“He has been beaten to a pulp and his clothes were ripped. Please tell the government in Beijing to help us before they kill us all.”
Source: The Telegraph
UPDATE #1, December 18, 2011 (Financial Times UK). Wukan residents are governing themselves and evading the blockade by smuggling in foods and sending out news. A village committee, which has replaced the town officials, assigns jobs to villagers that include guarding the village perimeter, organizing for rice and other food staples, coordinating daily mass rallies, and running a media centre “where foreign reporters file stories and are fed and billeted.”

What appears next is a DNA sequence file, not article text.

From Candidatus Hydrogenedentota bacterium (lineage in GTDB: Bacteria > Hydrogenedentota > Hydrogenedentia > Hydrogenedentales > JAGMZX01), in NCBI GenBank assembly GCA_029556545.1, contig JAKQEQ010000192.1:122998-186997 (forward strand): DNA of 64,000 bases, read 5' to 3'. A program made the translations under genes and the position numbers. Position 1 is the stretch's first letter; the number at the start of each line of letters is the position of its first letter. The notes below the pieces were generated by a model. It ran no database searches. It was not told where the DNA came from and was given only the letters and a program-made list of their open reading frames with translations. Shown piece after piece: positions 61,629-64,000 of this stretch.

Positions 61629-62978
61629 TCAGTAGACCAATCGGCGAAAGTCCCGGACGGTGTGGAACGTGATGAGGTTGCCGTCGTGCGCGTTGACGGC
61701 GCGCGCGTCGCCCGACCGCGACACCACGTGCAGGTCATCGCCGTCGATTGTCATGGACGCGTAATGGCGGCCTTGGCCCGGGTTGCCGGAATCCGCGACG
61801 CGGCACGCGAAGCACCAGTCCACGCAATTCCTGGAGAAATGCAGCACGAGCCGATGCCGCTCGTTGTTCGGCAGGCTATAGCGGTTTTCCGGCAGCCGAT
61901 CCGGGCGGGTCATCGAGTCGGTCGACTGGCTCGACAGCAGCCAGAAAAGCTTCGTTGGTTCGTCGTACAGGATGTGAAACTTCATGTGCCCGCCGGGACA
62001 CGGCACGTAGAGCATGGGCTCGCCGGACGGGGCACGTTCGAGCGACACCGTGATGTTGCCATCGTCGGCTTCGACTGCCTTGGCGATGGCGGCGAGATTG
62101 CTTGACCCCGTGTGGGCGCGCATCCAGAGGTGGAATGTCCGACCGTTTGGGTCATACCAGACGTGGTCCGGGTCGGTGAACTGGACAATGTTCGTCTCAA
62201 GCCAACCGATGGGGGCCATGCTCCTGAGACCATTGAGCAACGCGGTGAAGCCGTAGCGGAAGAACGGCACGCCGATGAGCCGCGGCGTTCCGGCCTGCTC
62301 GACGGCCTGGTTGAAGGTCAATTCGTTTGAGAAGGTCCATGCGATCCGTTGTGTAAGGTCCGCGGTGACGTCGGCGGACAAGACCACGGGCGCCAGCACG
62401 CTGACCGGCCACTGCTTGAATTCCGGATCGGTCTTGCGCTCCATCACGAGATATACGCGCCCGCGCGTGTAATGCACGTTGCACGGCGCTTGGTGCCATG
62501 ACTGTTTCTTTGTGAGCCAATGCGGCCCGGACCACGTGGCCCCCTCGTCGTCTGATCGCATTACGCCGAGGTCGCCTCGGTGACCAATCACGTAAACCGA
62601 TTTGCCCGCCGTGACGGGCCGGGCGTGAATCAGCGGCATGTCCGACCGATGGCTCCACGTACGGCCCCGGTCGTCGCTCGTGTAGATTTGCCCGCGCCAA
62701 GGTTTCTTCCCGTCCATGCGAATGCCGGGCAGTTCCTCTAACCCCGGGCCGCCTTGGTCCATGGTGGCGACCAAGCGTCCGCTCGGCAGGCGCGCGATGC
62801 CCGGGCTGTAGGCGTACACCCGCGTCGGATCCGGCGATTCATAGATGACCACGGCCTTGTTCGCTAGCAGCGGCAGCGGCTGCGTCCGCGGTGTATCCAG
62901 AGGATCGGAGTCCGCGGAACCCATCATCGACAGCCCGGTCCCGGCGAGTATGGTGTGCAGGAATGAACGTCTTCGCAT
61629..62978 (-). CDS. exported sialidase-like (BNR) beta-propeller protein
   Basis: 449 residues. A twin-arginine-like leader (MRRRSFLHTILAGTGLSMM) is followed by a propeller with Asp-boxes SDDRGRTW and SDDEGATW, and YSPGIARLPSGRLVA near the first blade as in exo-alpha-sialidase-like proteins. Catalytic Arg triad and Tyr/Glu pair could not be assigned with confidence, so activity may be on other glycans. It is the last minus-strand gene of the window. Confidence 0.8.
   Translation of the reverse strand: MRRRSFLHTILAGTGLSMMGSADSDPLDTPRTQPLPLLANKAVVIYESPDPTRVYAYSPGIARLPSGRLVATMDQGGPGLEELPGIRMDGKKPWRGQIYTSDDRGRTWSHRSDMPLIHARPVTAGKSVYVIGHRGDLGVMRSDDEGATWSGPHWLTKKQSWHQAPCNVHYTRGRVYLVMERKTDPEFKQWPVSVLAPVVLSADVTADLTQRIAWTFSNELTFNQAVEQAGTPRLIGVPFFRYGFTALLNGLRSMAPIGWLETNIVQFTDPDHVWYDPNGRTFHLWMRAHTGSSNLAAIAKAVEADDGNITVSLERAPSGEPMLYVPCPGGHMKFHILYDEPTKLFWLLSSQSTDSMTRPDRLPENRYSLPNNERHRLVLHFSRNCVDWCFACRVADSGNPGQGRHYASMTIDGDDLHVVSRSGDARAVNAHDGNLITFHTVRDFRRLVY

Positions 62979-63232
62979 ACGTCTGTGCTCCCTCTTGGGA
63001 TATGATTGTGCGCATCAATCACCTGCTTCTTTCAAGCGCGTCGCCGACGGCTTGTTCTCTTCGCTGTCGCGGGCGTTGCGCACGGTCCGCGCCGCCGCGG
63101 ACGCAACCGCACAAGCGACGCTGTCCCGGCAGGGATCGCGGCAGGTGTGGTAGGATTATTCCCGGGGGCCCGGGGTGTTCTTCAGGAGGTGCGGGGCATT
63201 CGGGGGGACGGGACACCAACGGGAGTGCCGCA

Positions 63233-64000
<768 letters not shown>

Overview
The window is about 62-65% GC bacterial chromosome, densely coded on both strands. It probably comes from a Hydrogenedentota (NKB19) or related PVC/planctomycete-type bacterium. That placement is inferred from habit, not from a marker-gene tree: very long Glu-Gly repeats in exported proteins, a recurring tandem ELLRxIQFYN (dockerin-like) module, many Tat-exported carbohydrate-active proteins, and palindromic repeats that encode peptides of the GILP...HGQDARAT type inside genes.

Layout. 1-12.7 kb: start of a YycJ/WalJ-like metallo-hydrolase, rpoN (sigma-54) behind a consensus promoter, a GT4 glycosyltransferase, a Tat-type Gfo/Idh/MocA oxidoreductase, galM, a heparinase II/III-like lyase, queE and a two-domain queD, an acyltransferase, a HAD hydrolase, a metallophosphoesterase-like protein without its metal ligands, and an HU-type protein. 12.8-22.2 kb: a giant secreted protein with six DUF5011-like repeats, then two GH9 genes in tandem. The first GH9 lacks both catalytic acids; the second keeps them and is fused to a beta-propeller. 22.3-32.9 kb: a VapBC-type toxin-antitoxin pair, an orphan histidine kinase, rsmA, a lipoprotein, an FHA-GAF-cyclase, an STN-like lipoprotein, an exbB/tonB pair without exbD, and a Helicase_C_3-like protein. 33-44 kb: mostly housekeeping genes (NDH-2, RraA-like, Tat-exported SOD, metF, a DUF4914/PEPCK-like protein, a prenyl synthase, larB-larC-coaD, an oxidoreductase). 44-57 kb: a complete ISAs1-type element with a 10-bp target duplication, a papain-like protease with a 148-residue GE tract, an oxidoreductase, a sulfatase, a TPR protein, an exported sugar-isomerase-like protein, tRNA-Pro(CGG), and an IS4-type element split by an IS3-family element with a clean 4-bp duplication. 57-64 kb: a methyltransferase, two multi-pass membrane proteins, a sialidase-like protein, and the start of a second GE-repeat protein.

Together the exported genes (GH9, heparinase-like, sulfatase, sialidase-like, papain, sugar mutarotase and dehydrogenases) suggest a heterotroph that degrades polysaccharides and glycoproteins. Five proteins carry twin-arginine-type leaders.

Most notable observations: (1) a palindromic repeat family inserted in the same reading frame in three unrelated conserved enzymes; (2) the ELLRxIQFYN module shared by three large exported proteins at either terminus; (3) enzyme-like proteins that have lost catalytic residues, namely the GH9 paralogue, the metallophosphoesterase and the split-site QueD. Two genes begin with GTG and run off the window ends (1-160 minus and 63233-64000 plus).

UPDATE #2, December 18, 2011 (Telegraph UK). Rattled Communist Party chiefs asked to enter the village to discuss an end to the week-long stand off with villagers but were refused by villagers who demanded Xue’s body as a precondition to any talks.
UPDATE #3, December 19, 2011 (Telegraph UK). Villagers will march peacefully on Wednesday December 21 to the perimeter of the village, with a coffin and Xue’s family leading the march, to demand the body for burial.
UPDATE #4, December 20, 2011 (Telegraph UK). Protests spread to Haimen, another province of Guangdong.
UPDATE #5, December 21, 2011 (Reuters). Senior officials have negotiated with villagers and made a number of concessions, including promises of: an impartial autopsy for Xue, release of three villagers who were being held by the local govt, democratic elections for the village, and an agreement not to build on the disputed lands.
UPDATE #6, March 12, 2012. Residents of China’s Wukan Village Elect Own Leaders